[Editor’s note: This post was written about a month ago. Do not be led into a space-time paradox by the opening line.]
[All photos by Aedan Peterson.]
Can I tell you about last night?
Part of the reason for this self-indulgent post is that our time in Wales is possible in part to an anonymous donor, and this is the best way I know to show my gratitude. We’ve been gone for more than a month now, and so much has happened that I won’t burden you with the details. The highlights: a wonderful 3.5 weeks in Sweden, during which time I made good progress on The Warden and the Wolf King and visited the ruins of the cottage where my great-grandfather was born. Then I got a kidney infection, an illness that knocked me out of the game for six fevered days and ended in a hospital visit on the island of Gotland. I recovered, and we pushed on to Norway, then hopped across the channel to London, where, like good Americans, we did everything we possibly could between the four concerts last week. That means the Tower of London, Westminster Abbey, St. Paul’s Cathedral, a play on West End, the British Museum, the National Gallery, Platform 9 3/4, and too many London Underground train rides to count. Needless to say, I didn’t get much Wingfeather writing done that week.
(I’m leaving out our visit to Oxford for now, because there’s no time. But trust me: it was magical.)
During the London stay we had a single show in Wales, so we took a train from Paddington Station to Bridgend. When we got off the train we were greeted by two great guys, Phil and Von. Phil is a South African pastor, Von is an American musical missionary. Stepping out of the station in Wales after having spent a hectic-but-awesome week in London was like easing into your favorite chair after a good day’s work. The countryside! It’s impossible to avoid comparing it to the Shire. I even heard that Tolkien may have based the Shire on Wales (and hobbits on Welsh folk, a comment that rankled the one whom I mentioned it to). We spent the day in the ancient town of Llantwit Major, played a blast of a concert in an old church (along with a local folk band called Valhalla), and even paid a visit to a 1,000 year old pub in the country, which was started by monks. It was a lovely day. The next morning we took a deep breath and boarded the train back to London for two more concerts. I SO wish I had the time and energy to tell you everything, and that you had the time and energy to care. We’ll have to save it for Hutchmoot or something.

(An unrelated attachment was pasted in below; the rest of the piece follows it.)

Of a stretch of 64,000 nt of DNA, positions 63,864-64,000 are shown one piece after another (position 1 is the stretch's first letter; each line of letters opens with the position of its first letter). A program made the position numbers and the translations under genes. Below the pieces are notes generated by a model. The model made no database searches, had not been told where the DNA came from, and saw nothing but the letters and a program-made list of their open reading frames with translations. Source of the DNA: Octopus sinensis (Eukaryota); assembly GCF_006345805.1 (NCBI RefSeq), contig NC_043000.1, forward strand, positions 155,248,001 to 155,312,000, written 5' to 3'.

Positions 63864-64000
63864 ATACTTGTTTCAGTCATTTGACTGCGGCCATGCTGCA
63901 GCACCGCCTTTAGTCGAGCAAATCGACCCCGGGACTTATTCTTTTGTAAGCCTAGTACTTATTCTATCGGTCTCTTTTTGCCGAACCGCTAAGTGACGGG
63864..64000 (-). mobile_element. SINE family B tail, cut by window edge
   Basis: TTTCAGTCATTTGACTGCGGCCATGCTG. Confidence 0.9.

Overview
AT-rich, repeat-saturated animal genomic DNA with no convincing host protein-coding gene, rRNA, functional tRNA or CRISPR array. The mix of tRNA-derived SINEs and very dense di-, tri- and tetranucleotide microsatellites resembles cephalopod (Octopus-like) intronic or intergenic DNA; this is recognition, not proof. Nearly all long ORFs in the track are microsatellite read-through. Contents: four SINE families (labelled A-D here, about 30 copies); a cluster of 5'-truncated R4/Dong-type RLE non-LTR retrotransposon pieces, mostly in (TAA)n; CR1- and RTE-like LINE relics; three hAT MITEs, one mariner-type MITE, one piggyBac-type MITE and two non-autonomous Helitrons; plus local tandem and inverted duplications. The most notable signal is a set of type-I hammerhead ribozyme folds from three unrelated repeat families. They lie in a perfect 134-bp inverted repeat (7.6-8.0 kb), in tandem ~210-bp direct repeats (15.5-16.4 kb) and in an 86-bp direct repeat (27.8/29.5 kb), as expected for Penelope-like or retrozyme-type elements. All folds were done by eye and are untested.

The reason I mention that excursion to Wales is to demonstrate how excited we were for some real rest at a place called Bryn Cottage in Newport, Wales after the glorious bustle and energy of London. At a concert this spring I mentioned Bryn to someone who I think had spent some time in Wales, and they insisted on paying for our week here. My mind was blown, and they wouldn’t let me refuse. So let me tell you about it.
We drove four hours from Oxford, west toward a setting half-moon. The kids fell asleep, and for the last two hours it was me, Jamie, and the GPS lady’s comforting voice telling me when to exit the roundabouts as we drove into this unexplored land after dark. By that ancient, mysterious sense in our bones I was aware without looking at a map that somewhere to my left was the sea. Later, looking at a map, I learned that it was the Irish Sea. The roads wound between steep hedges and stone walls, and Jamie and I wished the sun was still out so we could see the ocean or the rolling hills or whatever beauties lay beyond our headlights.
At last we reached a town called Fishguard, where the road narrowed even more and led us between old pubs and flats and walls, built long before the invention of the automobile. I held my breath to aid the car through the narrowest spots. Down, down into Lower Fishguard, closer to the water and boats, closer to the rivers and streams that poured into the quay, then up, up again into the countryside. Jamie read our directions aloud. “Seven miles from Fishguard, as you pass the 30 mph sign, turn right at the sign for Cwm Gwaun and drive up the hill past the cattle grid. Take the right fork, steeply uphill to where the tarmac turns to cobblestone, then take the first lane on the right to Bryn Cottage.”